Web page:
Insomnia


Stephie used to leave notes to Charley
beside her prosthetic breasts:
I’ve gone to bed, enjoy yourself.

Once she stenciled a bumble bee
near her dusky lip-colored nipple.
Honey, you’re the best, she wrote.

He had Stephie cremated, but not
the yellow and black-striped bug — 
a picture of himself.

Like Stephie, I left notes for Julia
about the snaggle-end of my wrist,
its paw kicked off by a horse —

the new hand sewn on as if forever
trying to greet someone — its former
grasp lost inside her tremble.

I can’t sleep. It’s yours.


The 2017 Luminaire Award for Best Poetry
FOURTH PLACE

We are pleased to announce this poem as the fourth place winner for the 2017 Luminaire Award for Best Poetry, honoring the independent press’ best poems and hybrid works of the year. The winners are selected by an external panel that judges all pieces blind and chooses the full list of 12 finalists from hundreds of entries. Alternating Current does not determine the final outcome for the judging; the external judges’ decisions are final.


Barrett Warner is the author of the poetry collections, Why Is It So Hard to Kill You?(Somondoco, 2016) and My Friend Ken Harvey (Publishing Genius, 2014). He recently returned from a 25-year break from fiction, and new stories have appeared in Salamander, Gargoyle, Yemassee, The Adroit, and Quarter after Eight. Other awards include the Cloudbank, Liam Rector, and Princemere Poetry Prizes, the Salamander Fiction Prize, and the Tucson Book Festival Essay Prize for his memoir, My Thousand-Year-Old Disease. Last year, he received an Individual Artist grant from the Maryland Arts Council, which he used to finance his move to South Carolina to get away from everything. In April, he made his stage debut as the burglar Selsdon Mowbray in a revival of Noises Off at the Aiken Community Playhouse. Long on street and country, Warner supplemented skills acquired in the 1980s from off-road journalism, where his beats included NASCAR and horse racing, with an MFA from a small college in North Bennington, Vermont.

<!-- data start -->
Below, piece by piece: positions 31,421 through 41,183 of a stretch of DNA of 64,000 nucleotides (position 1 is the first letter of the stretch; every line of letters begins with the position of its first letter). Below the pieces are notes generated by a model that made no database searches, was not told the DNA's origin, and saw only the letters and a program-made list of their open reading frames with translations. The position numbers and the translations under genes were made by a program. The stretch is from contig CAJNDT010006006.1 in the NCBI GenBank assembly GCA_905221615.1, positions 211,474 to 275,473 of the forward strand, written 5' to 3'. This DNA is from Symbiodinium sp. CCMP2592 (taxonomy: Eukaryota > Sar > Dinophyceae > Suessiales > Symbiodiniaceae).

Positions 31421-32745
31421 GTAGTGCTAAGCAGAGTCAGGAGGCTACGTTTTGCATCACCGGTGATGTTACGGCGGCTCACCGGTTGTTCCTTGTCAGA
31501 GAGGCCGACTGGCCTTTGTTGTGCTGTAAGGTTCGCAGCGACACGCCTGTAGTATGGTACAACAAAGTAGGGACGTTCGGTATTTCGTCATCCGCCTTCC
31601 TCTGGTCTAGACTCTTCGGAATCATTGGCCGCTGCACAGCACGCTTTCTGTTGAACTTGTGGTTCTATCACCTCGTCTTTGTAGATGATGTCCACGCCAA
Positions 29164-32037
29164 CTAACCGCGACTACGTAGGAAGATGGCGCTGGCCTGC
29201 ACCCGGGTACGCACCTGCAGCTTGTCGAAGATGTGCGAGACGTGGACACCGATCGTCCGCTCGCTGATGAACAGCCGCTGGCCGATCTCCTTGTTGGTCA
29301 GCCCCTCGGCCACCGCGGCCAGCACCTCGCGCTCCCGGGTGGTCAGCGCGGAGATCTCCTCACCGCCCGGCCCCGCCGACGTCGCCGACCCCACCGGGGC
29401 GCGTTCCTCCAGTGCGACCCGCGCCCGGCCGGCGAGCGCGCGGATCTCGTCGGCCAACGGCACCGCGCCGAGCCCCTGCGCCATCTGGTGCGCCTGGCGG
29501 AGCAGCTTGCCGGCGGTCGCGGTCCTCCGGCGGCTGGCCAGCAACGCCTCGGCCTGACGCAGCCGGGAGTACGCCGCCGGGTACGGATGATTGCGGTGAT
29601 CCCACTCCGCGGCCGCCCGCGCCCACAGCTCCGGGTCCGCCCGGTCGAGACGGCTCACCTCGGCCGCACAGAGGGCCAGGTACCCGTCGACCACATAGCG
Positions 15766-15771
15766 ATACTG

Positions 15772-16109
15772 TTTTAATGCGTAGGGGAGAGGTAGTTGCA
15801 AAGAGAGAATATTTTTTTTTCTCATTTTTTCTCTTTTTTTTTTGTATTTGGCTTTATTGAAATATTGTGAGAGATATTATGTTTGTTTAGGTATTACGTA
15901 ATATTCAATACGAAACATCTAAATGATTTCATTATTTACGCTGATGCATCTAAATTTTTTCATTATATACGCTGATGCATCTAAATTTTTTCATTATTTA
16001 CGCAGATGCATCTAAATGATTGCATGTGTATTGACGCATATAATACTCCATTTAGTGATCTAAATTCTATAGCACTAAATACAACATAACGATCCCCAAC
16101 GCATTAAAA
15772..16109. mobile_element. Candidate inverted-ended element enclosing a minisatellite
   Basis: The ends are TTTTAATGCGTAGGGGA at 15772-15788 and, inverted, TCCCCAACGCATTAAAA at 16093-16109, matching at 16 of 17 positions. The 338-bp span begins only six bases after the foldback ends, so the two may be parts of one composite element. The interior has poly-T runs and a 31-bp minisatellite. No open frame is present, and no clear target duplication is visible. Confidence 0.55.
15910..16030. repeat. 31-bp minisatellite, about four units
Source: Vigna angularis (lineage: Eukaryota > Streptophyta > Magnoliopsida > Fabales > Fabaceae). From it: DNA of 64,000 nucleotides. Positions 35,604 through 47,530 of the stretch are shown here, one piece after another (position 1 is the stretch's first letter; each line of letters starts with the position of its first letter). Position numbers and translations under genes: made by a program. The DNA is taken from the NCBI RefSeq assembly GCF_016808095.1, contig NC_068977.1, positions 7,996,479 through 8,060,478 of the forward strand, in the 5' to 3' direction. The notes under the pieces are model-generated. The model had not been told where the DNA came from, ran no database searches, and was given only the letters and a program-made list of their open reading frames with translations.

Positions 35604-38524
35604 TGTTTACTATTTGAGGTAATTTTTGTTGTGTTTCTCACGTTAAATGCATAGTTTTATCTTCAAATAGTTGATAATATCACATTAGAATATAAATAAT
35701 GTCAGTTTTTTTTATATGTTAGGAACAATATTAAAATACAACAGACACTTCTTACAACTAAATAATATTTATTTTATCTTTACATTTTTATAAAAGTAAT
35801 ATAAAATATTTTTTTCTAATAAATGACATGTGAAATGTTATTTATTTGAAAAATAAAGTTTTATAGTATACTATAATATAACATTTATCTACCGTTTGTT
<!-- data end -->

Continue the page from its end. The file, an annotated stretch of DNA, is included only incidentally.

This poem was previously published in Why Is It So Hard to Kill You?

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